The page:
Notes on Design: It's All in the Details
Once you have decided on a time and place for your event and figured out the broad strokes, you can then begin to dig into the details of planning that will really make it feel special and distinctly you. All the thoughtful touches that you can add to really personalize your event are the things that will make it memorable for you and your guests.
There are so many ways to differentiate your event and put a special stamp on it, starting with the invitation, which will be the first point of contact between you and your guests. The invitation is an opportunity for you to set the tone and shape their expectations about what will be happening. Is it formal or informal? Silly or serious? Focused on a particular theme or activity? This is the first step on a journey with your guests and a great opportunity to do something special. There are many great ready-made invitations out in the world, both digital and analog, but also don’t overlook the opportunity to create something yourself. Even if you not artistically inclined, something home made always feels special.
Once your guests actually arrive at your event, the décor is another opportunity for you to really create an experience that is custom and personal. Think about all the touch points your guests will encounter and how each one can be special. Everything from escort cards, to napkins and place settings, to flowers or other décor can make the difference from the expected to something sublime and it doesn’t have to cost a lot to do.
For example, if you are having an outdoor summertime celebration, you could do an elevated take on the humble picnic – get some pretty light blankets and pillows and put them on the lawn. Low tables or trays can be decorated with wildflowers in simple jars and you can even present the food in baskets.
Your food and drink choices are another area where these special touches can have a big impact. A custom cocktail or mocktail is a great way to do something engaging on a bar. Find a relatively simple recipe that can be pre-batched and put it out in a pretty container. Create a fun name that reflects you and a mini menu for guests to know what it is and they can serve themselves. For my wedding, my husband and I had 2 specialty cocktails and called them drinks from “the islands” (Long and Rhode) that we were from.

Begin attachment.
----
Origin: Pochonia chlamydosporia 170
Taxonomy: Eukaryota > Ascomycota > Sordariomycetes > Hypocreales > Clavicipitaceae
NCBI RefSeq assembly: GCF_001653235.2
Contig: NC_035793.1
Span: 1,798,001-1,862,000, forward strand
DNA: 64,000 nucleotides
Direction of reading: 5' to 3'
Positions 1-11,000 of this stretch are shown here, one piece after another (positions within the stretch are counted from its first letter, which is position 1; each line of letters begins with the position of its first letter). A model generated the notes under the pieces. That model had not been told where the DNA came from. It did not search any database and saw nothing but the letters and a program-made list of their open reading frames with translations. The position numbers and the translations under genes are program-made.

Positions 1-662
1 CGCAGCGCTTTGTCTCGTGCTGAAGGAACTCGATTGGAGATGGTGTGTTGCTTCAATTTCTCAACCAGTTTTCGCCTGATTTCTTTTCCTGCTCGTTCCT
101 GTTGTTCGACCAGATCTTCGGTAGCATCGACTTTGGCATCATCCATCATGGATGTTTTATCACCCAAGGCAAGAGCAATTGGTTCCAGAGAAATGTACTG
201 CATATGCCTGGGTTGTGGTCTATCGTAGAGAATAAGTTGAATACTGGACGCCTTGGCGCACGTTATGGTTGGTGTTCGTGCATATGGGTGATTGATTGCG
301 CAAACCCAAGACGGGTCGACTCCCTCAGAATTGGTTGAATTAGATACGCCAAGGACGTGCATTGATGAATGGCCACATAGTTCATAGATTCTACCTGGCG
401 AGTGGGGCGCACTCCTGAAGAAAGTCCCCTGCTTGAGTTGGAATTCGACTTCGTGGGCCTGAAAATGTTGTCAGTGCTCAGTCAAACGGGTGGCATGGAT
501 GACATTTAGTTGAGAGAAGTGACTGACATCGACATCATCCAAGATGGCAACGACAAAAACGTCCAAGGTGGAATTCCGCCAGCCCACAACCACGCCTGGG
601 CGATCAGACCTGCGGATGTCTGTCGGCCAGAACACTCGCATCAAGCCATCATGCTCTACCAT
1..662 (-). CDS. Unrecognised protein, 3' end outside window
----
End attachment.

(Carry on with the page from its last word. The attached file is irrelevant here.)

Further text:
Similarly, you can create interactive food experiences like a make your own taco bar or another way for guests to customize their food as part of the party experience. This also works very well for desserts. You can provide a wide array of options (condiments for a cookout or topping for an ice cream bar) display in a fun way and let your guests do the rest.
Music is another great avenue for self expression and a way to lend a special touch to an event. Customizing playlists can add an extra dimension of interest and fun. For a 30th birthday party why not pick the top songs of the year for every year the guest of honor has been alive in chronological order? Or ask guests to be the DJ for certain time slots over the course of the event.
Increasingly popular at events are a photo booth or backdrop and props that can create a fun scenario for group photos that can do double duty as keepsakes of the event and souvenirs to share socially. Options for this can range from something very simple like a colored or patterned backdrop to much more elaborate setups but if you provide a space for guests to document the evening they will.
And if you are so inclined, some kind of special takeaway can be the cherry on the sundae of a successful event. If it is a chilly night think of sending guests away with either a cup of hot chocolate or a jar of mix in a custom container. Or a special popcorn mix for a movie night. Something sweet that your guests can enjoy later to remind them of the fun you all had together.
This edition of Notes on Design is brought to you by award-winning event designer Meg Gleason. Meg has done everything from multi-million dollar celebrity weddings to fantastical pop-up stores to outdoor events for thousands. She is always thinking about how to do something new and surprising, but here she shares the foundations of what make every event successful, no matter the size or budget.